Quadriga

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Quadriga, Brandenburg Gate, Berlin
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Quadriga, Brandenburg Gate, Berlin
Quadriga, Wellington Arch, London
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Quadriga, Wellington Arch, London
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Quadriga_paris.jpg
Quadriga, Arc du Triomphe du Carrousel, Paris
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ByzantineChariotBig.jpg
The Triumphal Quadriga in Venice, the only surviving ancient quadriga

A quadriga (from the Latin language quadri-, four, and jungere, to yoke) is a four-horse chariot, raced in the Olympic Games and other sacred games, and represented in profile as the usual chariot of gods and heroes on Greek vases and bas-reliefs. The quadriga was adopted in ancient Roman chariot racing. Quadrigae became a natural emblem of triumph, victory or fame, often depicted as a triumphant woman guiding a quadriga. In classical mythology, quadrigas were the vehicles of the gods; Apollo was often depicted as driving his quadriga across the heavens, bringing daylight with him and dispersing the darkness of night.

All modern quadrigas are based on the Triumphal Quadriga, a Roman or Greek sculpture which is the only surviving ancient quadriga. It was originally erected in the Hippodrome of Constantinople, possibly on a triumphal arch, and is now in St Mark's Basilica in Venice. It was looted by Venetian Crusaders in the Fourth Crusade of 1204 and placed on the terrace of the basilica. In 1797, Napoleon carried the quadriga off to Paris but in 1815 the horses were returned to Venice. Due to the effects of atmospheric pollution, the original quadriga was retired to a museum and replaced with a replica in the 1980s.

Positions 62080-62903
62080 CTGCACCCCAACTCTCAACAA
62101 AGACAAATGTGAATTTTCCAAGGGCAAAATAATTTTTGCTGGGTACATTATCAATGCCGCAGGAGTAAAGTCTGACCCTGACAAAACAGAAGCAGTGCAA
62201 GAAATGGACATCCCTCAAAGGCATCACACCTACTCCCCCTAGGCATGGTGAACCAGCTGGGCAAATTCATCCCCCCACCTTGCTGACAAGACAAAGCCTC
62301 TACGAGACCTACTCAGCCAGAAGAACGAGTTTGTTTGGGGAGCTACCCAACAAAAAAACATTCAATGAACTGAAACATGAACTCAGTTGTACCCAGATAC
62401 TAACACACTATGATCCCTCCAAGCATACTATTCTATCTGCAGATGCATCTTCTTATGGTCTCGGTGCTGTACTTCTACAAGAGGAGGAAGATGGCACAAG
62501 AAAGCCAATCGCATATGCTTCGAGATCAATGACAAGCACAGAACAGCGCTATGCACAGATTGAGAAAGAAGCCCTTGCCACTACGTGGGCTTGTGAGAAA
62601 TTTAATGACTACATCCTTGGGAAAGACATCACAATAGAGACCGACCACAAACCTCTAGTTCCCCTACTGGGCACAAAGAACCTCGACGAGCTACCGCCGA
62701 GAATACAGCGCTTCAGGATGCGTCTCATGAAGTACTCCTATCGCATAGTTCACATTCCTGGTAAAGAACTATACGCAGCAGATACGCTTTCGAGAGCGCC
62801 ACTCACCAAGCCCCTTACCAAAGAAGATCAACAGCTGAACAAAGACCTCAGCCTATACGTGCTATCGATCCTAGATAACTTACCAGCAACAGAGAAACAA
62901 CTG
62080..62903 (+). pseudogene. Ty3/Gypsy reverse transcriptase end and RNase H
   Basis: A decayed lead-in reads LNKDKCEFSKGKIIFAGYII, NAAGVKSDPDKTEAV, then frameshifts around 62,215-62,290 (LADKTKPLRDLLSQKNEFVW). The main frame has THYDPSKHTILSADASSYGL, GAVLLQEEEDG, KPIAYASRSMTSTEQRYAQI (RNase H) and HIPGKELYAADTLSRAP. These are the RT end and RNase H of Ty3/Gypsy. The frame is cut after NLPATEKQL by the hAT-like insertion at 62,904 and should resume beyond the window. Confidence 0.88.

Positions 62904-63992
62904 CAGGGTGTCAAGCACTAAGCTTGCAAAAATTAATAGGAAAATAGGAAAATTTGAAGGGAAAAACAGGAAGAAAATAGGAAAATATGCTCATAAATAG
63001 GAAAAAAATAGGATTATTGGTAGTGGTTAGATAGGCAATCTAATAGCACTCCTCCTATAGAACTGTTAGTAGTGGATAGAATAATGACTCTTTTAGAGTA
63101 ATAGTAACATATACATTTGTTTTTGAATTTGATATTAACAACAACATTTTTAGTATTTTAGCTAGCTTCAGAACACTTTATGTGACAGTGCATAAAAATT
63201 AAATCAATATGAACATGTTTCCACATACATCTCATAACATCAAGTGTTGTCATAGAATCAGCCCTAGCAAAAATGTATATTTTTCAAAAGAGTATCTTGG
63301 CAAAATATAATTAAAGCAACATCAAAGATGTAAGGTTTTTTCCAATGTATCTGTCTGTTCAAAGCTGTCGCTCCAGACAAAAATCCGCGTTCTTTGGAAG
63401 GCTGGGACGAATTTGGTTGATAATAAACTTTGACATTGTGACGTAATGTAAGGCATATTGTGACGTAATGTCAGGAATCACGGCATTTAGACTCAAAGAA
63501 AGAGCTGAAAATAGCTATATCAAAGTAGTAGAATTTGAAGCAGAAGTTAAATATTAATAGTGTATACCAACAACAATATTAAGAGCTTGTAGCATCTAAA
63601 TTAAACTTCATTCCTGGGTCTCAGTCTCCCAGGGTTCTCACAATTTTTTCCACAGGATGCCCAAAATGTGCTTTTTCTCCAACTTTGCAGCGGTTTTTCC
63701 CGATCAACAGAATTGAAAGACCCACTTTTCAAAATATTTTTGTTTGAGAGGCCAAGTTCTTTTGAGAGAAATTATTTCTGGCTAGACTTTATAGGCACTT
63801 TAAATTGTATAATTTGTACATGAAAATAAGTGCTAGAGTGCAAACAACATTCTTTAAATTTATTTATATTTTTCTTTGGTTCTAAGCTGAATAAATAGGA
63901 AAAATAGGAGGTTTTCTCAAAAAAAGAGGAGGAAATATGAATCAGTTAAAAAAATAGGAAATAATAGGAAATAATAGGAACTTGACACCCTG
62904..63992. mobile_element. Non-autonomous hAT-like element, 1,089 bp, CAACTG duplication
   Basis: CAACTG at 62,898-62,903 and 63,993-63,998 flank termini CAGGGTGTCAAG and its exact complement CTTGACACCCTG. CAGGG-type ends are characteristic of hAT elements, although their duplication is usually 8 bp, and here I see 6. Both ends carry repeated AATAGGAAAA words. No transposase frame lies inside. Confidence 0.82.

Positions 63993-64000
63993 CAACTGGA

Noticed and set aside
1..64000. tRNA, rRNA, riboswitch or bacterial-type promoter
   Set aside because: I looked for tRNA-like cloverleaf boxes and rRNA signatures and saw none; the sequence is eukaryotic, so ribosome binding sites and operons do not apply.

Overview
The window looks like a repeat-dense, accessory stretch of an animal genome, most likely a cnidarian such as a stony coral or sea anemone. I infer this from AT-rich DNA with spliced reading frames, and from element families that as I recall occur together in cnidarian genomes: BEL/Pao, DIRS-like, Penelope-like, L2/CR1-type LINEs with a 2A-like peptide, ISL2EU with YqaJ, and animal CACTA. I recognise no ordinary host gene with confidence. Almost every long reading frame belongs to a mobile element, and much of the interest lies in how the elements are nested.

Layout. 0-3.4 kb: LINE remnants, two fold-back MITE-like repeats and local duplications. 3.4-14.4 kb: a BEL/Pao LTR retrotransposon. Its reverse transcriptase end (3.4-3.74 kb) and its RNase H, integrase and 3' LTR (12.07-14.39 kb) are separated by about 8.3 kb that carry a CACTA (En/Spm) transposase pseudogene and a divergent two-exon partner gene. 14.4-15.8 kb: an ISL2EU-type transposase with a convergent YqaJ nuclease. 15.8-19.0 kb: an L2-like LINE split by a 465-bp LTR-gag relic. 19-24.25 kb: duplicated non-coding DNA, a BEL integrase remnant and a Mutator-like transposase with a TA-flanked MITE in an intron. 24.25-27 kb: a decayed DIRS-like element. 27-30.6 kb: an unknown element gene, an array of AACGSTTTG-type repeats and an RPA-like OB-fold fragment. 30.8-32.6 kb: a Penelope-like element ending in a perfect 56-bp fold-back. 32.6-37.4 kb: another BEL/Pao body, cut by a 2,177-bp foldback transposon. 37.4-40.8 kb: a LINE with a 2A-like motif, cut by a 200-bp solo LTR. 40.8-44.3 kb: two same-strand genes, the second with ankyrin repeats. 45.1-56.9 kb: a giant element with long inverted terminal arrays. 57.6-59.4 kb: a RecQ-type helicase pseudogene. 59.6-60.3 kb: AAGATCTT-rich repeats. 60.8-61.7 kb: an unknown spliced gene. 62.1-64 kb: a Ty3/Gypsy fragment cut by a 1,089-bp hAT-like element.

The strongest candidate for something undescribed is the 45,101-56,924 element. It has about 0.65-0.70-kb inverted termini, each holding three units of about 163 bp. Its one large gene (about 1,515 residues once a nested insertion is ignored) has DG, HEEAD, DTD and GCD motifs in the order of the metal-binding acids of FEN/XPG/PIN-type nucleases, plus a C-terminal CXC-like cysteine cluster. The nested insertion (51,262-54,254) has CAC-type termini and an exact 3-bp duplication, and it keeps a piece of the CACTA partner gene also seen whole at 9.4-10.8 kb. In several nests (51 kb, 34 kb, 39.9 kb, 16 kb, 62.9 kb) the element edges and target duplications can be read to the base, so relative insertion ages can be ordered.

Among the most significant full-size free-standing sculptures of quadrigas are the following:

  • The Berlin Quadriga is probably the most most famous in the world. It was designed by Johann Gottfried Schadow in 1793 as the Quadriga of Victory, as a symbol of peace (represented by the olive wreath carried by Victory). Located atop the Brandenburg Gate in Berlin, Germany, it was looted by Napoleon in 1806, and returned to Berlin in 1814. Her olive wreath was subsequently replaced by an Iron Cross. The statue suffered severe damage during the Second World War and the association of the Iron Cross with Prussian militarism convinced the Communist government of East Germany to remove this aspect of the statue after the war. The quadriga was not restored to its original state until German reunification in 1990.
  • The Wellington Arch Quadriga is situated atop the Wellington Arch in London, England. It was designed by Adrian Jones in 1912. The scupture shows a small boy (actually the son of Lord Michelham, the man who funded the sculpture) leading the quadriga, with Peace descending upon it from heaven.

External links

de:Quadriga pl:Kwadryga

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